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Egypt to Launch Tourism Campaign in Italy Next Month

Egypt to Launch Tourism Campaign in Italy Next Month

Screenshot from the second #ThisIsEgypt promotional video
Screenshot from the second #ThisIsEgypt promotional video

Egypt’s tourism ministry has decided to launch a tourism campaign in Rome next month in an effort to attract Italian visitors back to Egypt, privately-owned Al-Shorouk reported.

According to a press release from the ministry, there are “positive indicators” regarding the potential tourism market in Italy in comparison to past months. The ministry also said that it will be directing its efforts to increasing flights between the two countries, in tandem with a campaign to promote various destinations in Egypt, including South Sinai, Luxor and Aswan.

Last month, Egypt’s ambassador to Italy Amr Helmy said that Italy had agreed to operate 11 direct flights from a number of Italian cities – including Naples, Palermo and Pisa – and Egypt’s Red Sea resort town of Sharm El Sheikh.

Sharm El Sheikh has suffered from a sharp drop in tourist visits over the past year after a Russian passenger plane was downed, killing all 224 people onboard. A number of countries, including the United Kingdom and Russia, banned all flights to the resort town following the plane crash over security concerns.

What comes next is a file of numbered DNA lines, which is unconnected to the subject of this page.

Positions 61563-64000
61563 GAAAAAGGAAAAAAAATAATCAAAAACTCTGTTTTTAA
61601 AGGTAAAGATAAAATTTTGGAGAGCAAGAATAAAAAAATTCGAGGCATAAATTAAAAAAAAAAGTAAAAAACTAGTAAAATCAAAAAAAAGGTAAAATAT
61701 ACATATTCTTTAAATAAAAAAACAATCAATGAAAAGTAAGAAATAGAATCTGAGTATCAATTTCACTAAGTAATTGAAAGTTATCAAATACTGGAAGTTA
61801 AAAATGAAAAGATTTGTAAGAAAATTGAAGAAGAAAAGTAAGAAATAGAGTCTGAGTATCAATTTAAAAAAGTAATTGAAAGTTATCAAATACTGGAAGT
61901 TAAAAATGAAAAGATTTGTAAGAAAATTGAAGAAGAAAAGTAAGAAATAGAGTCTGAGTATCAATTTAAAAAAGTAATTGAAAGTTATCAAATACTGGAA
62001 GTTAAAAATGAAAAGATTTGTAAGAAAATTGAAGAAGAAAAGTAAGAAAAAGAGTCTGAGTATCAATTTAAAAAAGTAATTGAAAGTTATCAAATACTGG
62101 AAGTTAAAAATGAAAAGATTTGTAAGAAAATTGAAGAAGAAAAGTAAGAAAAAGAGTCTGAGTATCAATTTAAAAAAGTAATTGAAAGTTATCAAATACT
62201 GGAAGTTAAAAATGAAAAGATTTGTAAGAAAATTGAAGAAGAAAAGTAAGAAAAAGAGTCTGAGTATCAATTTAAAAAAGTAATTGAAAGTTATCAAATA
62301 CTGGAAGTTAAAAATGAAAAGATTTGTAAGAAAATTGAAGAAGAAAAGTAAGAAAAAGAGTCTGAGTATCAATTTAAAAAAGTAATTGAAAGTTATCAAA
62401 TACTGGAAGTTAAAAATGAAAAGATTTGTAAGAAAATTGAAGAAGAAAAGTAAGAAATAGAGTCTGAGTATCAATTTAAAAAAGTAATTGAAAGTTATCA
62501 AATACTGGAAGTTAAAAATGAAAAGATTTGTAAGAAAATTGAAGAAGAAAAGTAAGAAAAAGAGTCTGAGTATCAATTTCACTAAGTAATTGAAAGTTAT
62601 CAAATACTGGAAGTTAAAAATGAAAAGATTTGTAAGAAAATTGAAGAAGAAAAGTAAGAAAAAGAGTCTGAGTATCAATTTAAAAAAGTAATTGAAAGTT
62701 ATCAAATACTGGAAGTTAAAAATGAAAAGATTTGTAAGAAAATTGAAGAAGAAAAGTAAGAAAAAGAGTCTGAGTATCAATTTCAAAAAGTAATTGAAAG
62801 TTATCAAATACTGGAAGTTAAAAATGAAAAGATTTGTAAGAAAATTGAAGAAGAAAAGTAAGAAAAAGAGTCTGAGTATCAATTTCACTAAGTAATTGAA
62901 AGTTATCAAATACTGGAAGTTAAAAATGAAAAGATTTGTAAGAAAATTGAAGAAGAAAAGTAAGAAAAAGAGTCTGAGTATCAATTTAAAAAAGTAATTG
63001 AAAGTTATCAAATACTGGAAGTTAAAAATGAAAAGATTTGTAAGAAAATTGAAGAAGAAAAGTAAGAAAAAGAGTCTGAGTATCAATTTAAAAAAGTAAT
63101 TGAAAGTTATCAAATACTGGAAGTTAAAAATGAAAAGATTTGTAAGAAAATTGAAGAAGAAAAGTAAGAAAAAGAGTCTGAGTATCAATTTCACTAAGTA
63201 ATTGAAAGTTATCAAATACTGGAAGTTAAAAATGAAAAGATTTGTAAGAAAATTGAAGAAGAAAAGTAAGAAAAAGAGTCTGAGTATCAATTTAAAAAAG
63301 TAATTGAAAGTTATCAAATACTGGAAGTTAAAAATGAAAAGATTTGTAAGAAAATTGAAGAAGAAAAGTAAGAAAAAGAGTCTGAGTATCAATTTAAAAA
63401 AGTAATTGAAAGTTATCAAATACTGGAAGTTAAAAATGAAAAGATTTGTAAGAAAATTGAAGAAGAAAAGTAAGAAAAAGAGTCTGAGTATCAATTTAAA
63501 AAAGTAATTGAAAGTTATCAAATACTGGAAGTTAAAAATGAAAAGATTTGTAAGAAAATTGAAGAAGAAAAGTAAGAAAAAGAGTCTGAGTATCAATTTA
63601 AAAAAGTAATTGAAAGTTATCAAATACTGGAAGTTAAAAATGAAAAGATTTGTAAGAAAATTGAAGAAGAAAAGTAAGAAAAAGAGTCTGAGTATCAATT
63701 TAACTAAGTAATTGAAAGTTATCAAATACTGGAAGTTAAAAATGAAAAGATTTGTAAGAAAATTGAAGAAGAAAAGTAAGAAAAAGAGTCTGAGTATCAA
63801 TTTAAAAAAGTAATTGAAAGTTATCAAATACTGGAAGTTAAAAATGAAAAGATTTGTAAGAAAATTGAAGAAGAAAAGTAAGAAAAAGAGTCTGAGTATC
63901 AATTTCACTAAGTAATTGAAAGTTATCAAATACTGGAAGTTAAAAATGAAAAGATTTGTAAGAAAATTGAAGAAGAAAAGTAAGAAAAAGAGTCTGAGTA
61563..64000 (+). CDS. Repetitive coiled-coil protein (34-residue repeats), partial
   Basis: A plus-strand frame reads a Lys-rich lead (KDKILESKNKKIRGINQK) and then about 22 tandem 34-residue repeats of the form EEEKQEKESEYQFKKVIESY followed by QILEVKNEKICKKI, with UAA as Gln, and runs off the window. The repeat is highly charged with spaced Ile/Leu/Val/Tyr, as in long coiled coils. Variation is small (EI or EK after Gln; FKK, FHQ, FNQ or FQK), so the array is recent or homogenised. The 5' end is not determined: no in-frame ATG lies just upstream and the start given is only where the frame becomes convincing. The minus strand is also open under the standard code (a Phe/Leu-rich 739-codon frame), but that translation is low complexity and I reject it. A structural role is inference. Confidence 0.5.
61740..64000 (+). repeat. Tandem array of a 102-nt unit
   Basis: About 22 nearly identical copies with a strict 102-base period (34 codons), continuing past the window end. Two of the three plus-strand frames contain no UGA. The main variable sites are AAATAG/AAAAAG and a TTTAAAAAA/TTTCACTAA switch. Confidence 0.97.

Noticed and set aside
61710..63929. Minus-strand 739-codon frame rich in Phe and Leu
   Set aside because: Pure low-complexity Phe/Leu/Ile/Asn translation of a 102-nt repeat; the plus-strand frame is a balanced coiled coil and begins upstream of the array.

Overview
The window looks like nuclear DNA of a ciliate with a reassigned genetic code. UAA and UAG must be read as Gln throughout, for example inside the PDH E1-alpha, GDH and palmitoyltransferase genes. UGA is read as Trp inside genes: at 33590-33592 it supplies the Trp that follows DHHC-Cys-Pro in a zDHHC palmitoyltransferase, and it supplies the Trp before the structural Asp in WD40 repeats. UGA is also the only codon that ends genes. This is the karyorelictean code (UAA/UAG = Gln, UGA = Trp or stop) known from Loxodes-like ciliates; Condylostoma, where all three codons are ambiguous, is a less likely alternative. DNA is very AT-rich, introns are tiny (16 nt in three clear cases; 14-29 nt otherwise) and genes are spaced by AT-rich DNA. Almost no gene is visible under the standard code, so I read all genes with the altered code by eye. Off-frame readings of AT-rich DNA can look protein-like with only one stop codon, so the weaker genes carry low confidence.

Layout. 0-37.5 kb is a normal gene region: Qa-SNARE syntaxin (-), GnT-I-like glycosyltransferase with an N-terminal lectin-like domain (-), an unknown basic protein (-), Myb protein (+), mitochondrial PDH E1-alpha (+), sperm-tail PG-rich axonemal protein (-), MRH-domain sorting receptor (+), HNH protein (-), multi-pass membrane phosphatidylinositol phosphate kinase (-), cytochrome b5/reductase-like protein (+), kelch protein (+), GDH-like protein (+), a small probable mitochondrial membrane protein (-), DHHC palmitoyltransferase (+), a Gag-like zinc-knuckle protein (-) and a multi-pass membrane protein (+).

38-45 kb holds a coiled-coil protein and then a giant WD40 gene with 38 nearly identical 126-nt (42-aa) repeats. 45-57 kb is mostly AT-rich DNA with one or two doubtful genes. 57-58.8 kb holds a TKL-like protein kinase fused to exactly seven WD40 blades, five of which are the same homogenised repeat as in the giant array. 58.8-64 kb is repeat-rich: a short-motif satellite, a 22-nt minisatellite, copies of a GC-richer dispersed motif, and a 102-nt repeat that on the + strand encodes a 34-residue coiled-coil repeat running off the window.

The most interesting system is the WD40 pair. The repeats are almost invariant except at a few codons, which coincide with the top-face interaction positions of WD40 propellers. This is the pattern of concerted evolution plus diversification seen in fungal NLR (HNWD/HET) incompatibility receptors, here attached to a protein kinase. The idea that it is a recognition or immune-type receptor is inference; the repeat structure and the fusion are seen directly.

The ministry’s decision to launch the campaign comes days after Italy’s foreign minister said the unresolved case of graduate student Giulio Regeni’s brutal murder in Cairo is an “open wound” for Italy.

The head of Egypt’s Tourism Authority (ETA) Mohamed Abdel Gabbar had said in February that Italian tourism bookings to Egypt during the summer season had dropped by 90 percent in comparison to last year. The drop was announced less than two weeks after Regeni’s tortured body was found on the outskirts of Cairo.

Approximately four million Egyptians work in the tourism sector, which accounts for 12.6 percent of the country’s total employment and about 12 percent of the economy.

The drop in tourism revenues is also one of the main factors contributing to the country’s current foreign currency crisis. Since the 2011 ouster of Hosni Mubarak, foreign reserves have gone down more than 50 percent, from USD 36 billion to USD 19.592 billion as of last month.

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